Unless explicitly included in the contract, these clauses do not protect design professionals.
One common point of controversy in construction revolves around project delays.
Delays cost someone, usually all the parties, money. Finger pointing begins. This, more often than not, results in litigation to determine who will absorb the costs resulting from the delays.
The party with the strongest negotiating position, usually the owner, often inserts a clause in the construction project that states there will be no damages for delays caused by that party. These clauses are enforceable.
This was the case in the contract at the center of Perez-Gurri v. McLeod
, 238 So. 3d 347 (Fl. Ct. App. 2018), summarized in an article by Matthew DeVries in BEST PRACTICES CONSTRUCTION LAW
The City of Miami, Florida, hired McLeod, a general contractor, to oversee the construction of renovations in the Little Haiti area of the city.
“When the construction project was delayed, the general contractor filed suit against numerous designers, architects, engineers and subconsultants.”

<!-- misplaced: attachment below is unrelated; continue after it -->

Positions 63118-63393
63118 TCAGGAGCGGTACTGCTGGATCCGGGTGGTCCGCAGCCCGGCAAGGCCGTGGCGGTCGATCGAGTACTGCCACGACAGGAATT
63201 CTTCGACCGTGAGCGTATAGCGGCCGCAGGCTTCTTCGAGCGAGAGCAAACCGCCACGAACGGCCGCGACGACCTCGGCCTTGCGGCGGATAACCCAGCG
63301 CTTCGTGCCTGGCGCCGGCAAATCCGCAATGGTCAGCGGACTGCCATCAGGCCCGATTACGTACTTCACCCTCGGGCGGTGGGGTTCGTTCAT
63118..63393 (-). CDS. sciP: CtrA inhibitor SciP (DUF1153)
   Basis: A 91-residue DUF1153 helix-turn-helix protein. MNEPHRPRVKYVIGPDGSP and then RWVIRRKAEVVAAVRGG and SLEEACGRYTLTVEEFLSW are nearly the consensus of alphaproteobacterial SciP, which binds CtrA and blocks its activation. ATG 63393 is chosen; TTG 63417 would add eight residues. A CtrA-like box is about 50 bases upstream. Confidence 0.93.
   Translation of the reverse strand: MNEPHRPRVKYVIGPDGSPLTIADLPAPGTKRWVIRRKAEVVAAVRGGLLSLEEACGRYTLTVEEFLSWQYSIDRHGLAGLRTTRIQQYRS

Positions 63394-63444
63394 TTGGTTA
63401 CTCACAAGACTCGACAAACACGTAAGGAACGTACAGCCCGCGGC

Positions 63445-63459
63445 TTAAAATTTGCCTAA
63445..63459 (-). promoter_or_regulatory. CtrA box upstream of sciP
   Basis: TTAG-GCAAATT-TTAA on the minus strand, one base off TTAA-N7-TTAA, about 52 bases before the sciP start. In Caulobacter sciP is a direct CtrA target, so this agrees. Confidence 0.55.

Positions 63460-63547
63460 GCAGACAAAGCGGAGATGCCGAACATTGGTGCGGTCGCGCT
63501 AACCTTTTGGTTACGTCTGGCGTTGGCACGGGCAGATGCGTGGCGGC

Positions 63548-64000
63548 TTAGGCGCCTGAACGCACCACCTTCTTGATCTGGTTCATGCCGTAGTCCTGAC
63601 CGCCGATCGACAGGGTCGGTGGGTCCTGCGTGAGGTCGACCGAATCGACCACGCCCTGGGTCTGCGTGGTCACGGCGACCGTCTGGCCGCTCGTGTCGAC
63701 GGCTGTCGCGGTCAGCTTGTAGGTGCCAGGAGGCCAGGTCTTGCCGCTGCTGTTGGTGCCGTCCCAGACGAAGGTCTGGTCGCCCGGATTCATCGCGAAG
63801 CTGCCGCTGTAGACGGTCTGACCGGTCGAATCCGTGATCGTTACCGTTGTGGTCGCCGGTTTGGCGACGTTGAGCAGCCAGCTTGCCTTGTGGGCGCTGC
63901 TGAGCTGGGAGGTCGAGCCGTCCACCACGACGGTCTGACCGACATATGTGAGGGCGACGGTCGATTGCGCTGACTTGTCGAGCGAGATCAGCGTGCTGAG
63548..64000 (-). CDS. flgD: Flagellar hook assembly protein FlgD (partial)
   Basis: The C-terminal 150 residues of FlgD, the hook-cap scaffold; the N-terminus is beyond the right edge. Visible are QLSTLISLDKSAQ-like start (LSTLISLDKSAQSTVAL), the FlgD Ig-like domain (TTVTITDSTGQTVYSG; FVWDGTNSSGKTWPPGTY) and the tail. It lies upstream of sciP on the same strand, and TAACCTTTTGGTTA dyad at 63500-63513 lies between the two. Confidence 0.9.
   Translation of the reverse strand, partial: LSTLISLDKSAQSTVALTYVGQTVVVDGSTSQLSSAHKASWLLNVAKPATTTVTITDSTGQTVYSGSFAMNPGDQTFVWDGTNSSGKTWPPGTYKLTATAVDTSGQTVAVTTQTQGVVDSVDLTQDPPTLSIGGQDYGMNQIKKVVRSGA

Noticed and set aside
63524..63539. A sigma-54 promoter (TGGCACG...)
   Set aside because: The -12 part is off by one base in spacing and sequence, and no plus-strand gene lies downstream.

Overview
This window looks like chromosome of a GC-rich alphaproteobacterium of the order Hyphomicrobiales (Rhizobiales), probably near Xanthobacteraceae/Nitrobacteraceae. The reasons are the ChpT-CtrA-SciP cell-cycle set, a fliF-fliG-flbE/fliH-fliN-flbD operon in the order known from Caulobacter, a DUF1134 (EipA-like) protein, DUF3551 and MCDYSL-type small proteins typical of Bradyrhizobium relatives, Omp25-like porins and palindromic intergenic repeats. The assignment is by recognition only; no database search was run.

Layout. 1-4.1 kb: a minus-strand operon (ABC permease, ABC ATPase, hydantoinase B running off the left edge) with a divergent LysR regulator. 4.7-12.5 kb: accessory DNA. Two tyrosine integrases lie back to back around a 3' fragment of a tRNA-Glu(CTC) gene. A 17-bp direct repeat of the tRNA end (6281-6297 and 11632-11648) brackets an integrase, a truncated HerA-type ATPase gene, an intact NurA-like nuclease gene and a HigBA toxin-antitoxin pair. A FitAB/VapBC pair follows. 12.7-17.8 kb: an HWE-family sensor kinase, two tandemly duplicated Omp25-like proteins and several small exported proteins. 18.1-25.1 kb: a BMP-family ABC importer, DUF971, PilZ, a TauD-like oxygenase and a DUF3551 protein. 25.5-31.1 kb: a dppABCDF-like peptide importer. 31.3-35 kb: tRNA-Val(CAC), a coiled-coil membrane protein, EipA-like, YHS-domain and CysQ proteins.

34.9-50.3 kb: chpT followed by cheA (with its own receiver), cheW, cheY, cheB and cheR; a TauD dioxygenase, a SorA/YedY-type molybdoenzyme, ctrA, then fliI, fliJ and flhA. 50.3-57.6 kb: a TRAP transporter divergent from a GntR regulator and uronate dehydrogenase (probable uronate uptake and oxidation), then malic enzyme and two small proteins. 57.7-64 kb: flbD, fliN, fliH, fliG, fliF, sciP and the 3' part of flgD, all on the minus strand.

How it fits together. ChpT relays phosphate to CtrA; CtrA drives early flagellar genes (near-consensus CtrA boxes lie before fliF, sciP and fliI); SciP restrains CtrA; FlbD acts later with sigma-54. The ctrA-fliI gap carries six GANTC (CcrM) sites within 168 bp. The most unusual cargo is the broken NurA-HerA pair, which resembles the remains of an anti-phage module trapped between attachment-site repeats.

“The architect filed a motion for summary judgment, arguing that the general contractor’s delay claim was contractually barred by a ‘No Damages for Delay’ clause in the contract between the general contractor and the City of Miami.”
The architect prevailed in trial court. Upon appeal, the appellate court reversed the lower court’s decision. The question addressed by the court was whether the No Damages for Delay clause protected the architect as well as the owner?
The No Damages for Delay clause in the contract stipulated that— “’No claim for damages or any claim, other than an extension of time, shall be made or asserted against City
by reason of any delays except as provided herein. Contractor shall not be entitled to an increase in the Contract price or payment or compensation of any kind
from …’” The contract language included the underlined language in bold shown above.
The court determined that “’If M2G2 Architects were intended to be protected by the no delay damaged provision, one would expect some reference to that idea in this provision which otherwise precludes any third party beneficiaries to the contract.’”
Mr. DeVries final admonition to parties to construction contracts is age-old but worth repeating— “words have meaning.”Source—Slow as a Turtle/ “No Damages For Delay” Clause Inapplicable to Contractor’s Claim Against Architect,
Matthew DeVries, BEST PRACTICES CONSTRUCTION LAW, September 5, 2018.